I pick at the skin around my thumbnail as my father speaks. Miniscule shards of flesh peel off, dropping to the floor; my feet wrap around the chair’s legs.
“We just want what’s best for you,” he says, again. His ignorance is thick and heavy on the air. My mother—and the ubiquitous look of frustration—is a mute puppet at his side.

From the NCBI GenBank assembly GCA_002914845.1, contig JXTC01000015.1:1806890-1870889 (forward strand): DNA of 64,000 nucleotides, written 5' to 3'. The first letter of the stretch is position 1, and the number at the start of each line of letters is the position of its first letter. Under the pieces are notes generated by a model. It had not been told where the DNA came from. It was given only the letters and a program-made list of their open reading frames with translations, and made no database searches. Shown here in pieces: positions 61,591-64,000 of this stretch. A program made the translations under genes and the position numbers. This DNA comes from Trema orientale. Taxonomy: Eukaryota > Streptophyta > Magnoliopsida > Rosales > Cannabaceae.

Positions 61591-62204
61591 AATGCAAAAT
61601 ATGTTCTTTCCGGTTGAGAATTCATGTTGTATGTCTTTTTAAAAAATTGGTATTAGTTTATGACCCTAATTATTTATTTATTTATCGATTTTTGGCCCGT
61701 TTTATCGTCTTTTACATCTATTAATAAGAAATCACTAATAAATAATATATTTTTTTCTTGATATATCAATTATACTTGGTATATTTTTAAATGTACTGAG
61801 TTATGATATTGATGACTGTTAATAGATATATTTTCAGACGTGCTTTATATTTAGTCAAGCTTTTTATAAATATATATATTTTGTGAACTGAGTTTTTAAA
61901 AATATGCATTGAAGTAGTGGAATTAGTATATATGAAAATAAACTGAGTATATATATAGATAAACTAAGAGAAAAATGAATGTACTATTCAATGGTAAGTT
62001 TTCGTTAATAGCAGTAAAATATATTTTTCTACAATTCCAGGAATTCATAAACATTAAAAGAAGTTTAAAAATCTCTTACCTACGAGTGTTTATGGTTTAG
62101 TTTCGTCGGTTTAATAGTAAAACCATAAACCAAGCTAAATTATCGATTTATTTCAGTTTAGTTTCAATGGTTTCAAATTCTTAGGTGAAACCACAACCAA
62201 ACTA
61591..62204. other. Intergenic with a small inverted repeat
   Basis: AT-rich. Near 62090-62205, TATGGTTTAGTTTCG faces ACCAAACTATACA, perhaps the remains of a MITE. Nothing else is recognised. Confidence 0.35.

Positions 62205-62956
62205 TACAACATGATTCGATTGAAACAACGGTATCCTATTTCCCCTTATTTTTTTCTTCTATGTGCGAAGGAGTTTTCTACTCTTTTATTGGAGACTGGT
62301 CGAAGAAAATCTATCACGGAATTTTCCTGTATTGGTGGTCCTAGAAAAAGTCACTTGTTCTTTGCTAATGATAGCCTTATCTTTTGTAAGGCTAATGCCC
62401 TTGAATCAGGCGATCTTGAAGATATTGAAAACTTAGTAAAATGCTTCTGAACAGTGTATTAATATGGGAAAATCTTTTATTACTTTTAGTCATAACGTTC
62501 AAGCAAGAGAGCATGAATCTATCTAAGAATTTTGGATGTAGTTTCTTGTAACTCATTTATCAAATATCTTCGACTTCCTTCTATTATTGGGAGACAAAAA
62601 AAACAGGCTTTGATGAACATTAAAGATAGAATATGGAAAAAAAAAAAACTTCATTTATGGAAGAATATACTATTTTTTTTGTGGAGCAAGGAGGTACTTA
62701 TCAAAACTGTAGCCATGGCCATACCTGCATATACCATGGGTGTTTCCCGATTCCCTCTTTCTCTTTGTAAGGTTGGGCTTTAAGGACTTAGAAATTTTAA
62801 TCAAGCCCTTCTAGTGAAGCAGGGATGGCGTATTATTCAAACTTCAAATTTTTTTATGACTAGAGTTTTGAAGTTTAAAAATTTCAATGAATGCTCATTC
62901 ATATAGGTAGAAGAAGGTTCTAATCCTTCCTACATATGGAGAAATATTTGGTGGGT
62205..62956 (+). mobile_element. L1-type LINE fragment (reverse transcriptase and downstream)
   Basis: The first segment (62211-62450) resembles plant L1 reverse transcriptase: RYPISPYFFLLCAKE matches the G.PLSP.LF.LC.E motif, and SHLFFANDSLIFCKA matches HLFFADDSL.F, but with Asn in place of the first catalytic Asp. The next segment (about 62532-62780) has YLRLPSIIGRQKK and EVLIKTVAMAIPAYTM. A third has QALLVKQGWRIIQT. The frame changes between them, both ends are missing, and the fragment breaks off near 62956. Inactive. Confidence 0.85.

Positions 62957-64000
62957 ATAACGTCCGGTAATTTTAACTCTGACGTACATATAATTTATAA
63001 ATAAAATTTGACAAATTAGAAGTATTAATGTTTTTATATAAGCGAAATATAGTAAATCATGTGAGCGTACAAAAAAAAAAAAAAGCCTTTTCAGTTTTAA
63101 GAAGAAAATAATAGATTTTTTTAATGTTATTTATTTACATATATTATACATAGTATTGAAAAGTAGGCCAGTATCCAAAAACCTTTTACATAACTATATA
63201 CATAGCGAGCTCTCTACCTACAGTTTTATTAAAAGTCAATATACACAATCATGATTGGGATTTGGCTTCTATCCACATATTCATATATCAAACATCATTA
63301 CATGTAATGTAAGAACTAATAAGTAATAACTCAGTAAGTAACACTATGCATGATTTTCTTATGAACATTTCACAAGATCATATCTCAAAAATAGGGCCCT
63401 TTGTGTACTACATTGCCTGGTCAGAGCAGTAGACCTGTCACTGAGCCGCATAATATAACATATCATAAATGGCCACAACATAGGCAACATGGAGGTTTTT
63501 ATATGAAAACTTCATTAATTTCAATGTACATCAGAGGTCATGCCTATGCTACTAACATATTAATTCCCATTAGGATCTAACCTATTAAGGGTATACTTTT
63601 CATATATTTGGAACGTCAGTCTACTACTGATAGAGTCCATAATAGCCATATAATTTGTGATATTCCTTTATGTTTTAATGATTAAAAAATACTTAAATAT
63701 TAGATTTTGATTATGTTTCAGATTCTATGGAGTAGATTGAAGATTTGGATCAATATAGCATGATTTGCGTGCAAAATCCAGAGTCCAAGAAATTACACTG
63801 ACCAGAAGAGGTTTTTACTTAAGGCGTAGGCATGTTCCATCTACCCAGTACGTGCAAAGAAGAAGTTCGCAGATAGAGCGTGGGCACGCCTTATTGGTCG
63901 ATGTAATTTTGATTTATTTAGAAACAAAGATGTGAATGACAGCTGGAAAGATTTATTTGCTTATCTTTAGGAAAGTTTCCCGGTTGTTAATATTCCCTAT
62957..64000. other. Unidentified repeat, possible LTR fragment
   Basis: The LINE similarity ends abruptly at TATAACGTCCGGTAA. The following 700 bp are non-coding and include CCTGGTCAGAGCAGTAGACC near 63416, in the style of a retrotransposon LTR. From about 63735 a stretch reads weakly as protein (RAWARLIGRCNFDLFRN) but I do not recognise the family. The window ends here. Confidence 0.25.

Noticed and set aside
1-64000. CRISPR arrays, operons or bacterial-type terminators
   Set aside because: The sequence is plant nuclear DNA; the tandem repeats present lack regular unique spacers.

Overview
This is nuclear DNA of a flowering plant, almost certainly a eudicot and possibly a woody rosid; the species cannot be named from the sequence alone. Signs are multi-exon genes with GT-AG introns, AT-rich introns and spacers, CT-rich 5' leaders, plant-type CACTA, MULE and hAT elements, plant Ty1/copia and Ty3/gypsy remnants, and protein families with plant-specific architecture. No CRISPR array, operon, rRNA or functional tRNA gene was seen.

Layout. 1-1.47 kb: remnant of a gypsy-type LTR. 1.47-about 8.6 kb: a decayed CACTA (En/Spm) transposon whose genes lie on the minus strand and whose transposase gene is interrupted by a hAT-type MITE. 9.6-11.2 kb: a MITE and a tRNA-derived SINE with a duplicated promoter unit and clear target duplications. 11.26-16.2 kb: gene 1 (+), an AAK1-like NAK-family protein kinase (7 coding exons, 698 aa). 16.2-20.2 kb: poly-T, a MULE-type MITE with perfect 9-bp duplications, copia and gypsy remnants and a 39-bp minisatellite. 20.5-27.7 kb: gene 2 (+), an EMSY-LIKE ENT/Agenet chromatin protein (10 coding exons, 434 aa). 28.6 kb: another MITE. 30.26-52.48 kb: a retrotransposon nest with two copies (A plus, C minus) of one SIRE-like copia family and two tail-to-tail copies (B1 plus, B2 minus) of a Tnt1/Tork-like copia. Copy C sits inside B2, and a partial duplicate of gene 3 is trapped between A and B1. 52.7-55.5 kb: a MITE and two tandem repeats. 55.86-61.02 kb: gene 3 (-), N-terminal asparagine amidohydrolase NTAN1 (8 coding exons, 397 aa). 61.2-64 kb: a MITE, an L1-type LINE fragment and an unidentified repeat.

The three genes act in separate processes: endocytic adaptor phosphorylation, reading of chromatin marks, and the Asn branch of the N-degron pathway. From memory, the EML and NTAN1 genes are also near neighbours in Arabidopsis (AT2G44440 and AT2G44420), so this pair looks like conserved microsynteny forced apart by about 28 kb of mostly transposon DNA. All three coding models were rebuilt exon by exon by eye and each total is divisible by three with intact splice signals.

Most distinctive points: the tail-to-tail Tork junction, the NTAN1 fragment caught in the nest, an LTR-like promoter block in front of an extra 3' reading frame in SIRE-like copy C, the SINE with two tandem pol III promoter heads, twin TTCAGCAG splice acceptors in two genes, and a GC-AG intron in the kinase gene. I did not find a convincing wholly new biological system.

“You loved piano when you were younger,” he opines.
Younger. Naïve. Untouched, unsullied, unviolated.
“I’ve changed,” I say.
“Well, you’re keeping it up till the summer. It’s already been paid for.”
He cannot comprehend the price.